On Tuesday, July 19, 2022, a brand new bust of the legendary Bulgarian pro wrestler Dan Koloff (1892-1940) was unveiled in the town of Plachkovtsi, Bulgaria. The significance of the bust being in that town is that Koloff’s parents were originally from the same region. The bust was commissioned to honor the 130th anniversary of Koloff’s birth and was made by the Bulgarian sculptor Ivan Todorov.

In 1909, the 17-year-old Bulgarian Dan Koloff (real name Doncho Kolev Trevnenski) emigrated to the United States and in 1917 he embarked on a journey as a professional wrestler. For the next 16 years or so Koloff wrestled almost all of the greats of the era (Joe Stecher, “Strangler” Lewis, Jim Londos, Stanislaus and Wladek Zbyszko, Dick Shikat, etc.) and built a strong reputation for himself in the U.S. and Canada.

Due to his natural toughness and wrestling acumen behind the scenes he ended up being a policeman for and a mentor of World champions such as Gus Sonnenberg, Henri Deglane and Ed Don George.

Between 1933 and 1935 Koloff also ran the newly established Northern California booking office out of Oakland before selling it to Joe Malcewicz.

His biggest break, however, came in 1933 when the Frenchmen Raoul Paoli (the promoter) and Henri Deglane (the top star) started a new wrestling promotion in France. Koloff was a regular fixture in this new promotion and with Deglane and Koloff on top pro wrestling became extremely popular in France. Crowds of 10,000 and above were common in Paris throughout the 1930s. Koloff wrestled for the French promotion between 1933 and 1938, winning the European Heavyweight championship (the top championship of the promotion) twice.

Dan Koloff in 1934. Photo courtesy Steve Ogilvie Collection

Word of his successes in France and elsewhere (between his French matches Koloff wrestled in other European countries and also did a tour of Australia and New Zealand) reached Koloff’s homeland and in 1935 Koloff returned to Bulgaria for the first time in three decades. He was greeted as a returning national hero. Bulgaria had never had a sports superstar of this magnitude up to that point. Over the course of the next three years Koloff headlined a number of Bulgarian cards, some of which drew crowds of 20,000 and more spectators.

Koloff’s in-ring career was cut short due to him suffering from tuberculosis and in January 1938 he wrestled his final match. Two years later the disease put an end to his life.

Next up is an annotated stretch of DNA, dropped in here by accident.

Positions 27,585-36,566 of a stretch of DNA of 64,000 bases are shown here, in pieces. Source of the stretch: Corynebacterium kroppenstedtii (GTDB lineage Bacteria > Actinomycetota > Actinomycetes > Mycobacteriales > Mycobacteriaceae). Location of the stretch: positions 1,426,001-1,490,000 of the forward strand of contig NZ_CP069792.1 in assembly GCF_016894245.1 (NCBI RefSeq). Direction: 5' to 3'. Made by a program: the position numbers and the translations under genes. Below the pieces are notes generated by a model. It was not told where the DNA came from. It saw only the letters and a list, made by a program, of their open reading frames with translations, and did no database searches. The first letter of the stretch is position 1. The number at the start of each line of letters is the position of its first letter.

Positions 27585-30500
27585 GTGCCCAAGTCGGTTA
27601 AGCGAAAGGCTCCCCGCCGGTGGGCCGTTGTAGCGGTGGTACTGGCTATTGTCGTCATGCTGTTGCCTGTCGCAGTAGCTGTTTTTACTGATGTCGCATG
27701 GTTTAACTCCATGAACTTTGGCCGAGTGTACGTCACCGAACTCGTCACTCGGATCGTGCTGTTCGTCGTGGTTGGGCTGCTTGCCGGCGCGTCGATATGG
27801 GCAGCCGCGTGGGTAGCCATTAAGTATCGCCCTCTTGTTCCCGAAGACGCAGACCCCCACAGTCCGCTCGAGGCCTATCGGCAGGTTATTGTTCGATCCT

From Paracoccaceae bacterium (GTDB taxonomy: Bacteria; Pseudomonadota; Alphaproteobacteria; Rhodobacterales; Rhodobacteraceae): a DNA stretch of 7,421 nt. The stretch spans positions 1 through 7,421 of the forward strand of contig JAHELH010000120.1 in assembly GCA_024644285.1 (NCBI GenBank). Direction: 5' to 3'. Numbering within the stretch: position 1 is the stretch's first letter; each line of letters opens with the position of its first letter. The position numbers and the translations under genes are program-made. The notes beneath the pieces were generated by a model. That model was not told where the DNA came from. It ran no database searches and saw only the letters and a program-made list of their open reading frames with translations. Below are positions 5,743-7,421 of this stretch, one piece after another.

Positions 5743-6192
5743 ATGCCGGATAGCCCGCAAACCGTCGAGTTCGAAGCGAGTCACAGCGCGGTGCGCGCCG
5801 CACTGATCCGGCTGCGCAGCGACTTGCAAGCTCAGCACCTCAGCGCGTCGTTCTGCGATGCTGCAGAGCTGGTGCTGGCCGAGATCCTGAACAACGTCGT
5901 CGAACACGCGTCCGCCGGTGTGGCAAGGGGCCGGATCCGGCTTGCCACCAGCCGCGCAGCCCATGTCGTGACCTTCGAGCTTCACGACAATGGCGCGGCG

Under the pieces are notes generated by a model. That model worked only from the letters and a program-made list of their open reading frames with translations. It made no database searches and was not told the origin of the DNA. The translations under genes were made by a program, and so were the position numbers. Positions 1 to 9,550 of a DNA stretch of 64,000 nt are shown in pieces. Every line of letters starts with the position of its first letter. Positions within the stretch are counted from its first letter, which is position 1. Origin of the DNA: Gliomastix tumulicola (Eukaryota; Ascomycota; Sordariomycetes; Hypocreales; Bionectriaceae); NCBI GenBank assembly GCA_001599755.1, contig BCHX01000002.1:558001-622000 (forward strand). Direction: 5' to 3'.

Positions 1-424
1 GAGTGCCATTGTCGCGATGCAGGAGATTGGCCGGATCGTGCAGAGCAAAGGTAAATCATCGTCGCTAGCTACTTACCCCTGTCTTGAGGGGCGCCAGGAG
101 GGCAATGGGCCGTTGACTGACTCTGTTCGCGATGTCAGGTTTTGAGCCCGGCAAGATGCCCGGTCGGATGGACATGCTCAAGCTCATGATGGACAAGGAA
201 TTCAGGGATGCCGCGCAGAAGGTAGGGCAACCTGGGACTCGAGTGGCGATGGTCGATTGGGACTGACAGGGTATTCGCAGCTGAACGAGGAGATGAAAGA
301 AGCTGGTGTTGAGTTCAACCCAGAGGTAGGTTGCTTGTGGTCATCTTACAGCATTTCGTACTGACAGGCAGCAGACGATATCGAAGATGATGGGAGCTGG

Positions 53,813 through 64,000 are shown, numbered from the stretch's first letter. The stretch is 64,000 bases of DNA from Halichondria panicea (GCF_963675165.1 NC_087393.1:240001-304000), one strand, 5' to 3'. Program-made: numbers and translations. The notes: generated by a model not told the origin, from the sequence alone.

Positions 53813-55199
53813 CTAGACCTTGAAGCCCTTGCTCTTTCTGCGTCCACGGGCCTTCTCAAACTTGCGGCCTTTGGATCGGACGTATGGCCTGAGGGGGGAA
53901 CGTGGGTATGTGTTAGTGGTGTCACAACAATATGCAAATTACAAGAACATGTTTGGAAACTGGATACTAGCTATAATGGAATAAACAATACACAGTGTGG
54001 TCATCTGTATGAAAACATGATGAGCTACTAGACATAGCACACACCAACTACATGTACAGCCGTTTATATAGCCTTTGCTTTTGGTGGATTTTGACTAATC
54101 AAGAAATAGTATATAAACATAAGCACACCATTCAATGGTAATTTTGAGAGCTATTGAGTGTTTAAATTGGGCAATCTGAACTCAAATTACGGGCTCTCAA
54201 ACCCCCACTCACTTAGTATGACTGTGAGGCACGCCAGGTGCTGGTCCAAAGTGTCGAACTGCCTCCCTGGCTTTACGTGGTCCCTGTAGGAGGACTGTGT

Dan Koloff is a rare pro wrestling figure in a sense that even today, more than 80 years after his heyday, his name is still well-known in his home country where he’s regarded as a cultural icon and a symbol of Bulgarian strength. There have been multiple books written about him, a movie made based on his life, his old house has been turned into a museum, the biggest Bulgarian annual freestyle wrestling tournament is named after him. Very few other wrestlers in history have had the cultural significance and long-lasting legacy that Dan Koloff has had in Bulgaria.

The Dan Koloff bust unveiling ceremony yesterday in Plachkovtsi featured a number of speeches by local dignitaries and musical performances and was generally considered to be a big event on the local level. It was attended by Koloff’s 92-year-old grandniece, Aleksandar Tomov (5-time World and a 5-time European amateur Greco-Roman champion), Valentin Raychev (Olympic gold medalist in freestyle wrestling), Georgi Markov (World champion and Olympic gold medalist in freestyle wrestling), the president of the Bulgarian Wrestling Federation (amateur), the mayor of Plachkovtsi and the mayor of the district among others.

In addition to this brand new bust, since 1971 there has been a full-size Dan Koloff statue in his home village of Sennik. Bulgaria also has full-size statues of pro wrestlers Nicolai Petroff and “The Terrible Turk” Yusuf Ismail as well as busts of Yusuf and Ali Nurullah Hasan.

Some of the other pro wrestlers of whom there are full-size statues on public display today are Frank Gotch (in USA), The Crusher (USA), John Pesek (USA), El Santo (Mexico), Bruno Sammartino (Italy), Danno O’Mahoney (Republic of Ireland), Steve Casey (Republic of Ireland), Ivan Poddubny (Russia and Ukraine), Gustav Fristensky (Czech Republic), Jack Veneno (Dominican Republic), Kim Il (South Korea), Yusuf Ismail (Turkey), Kurtdereli Mehmet (Turkey), Tekirdagli Huseyin (Turkey), Yussiff Mahmout (Turkey), and Hadjimukan Munaytpasov (Kazakhstan).

TOP PHOTO: The bust unveiled on July 19, 2022. Photo courtesy www.gabrovonews.bg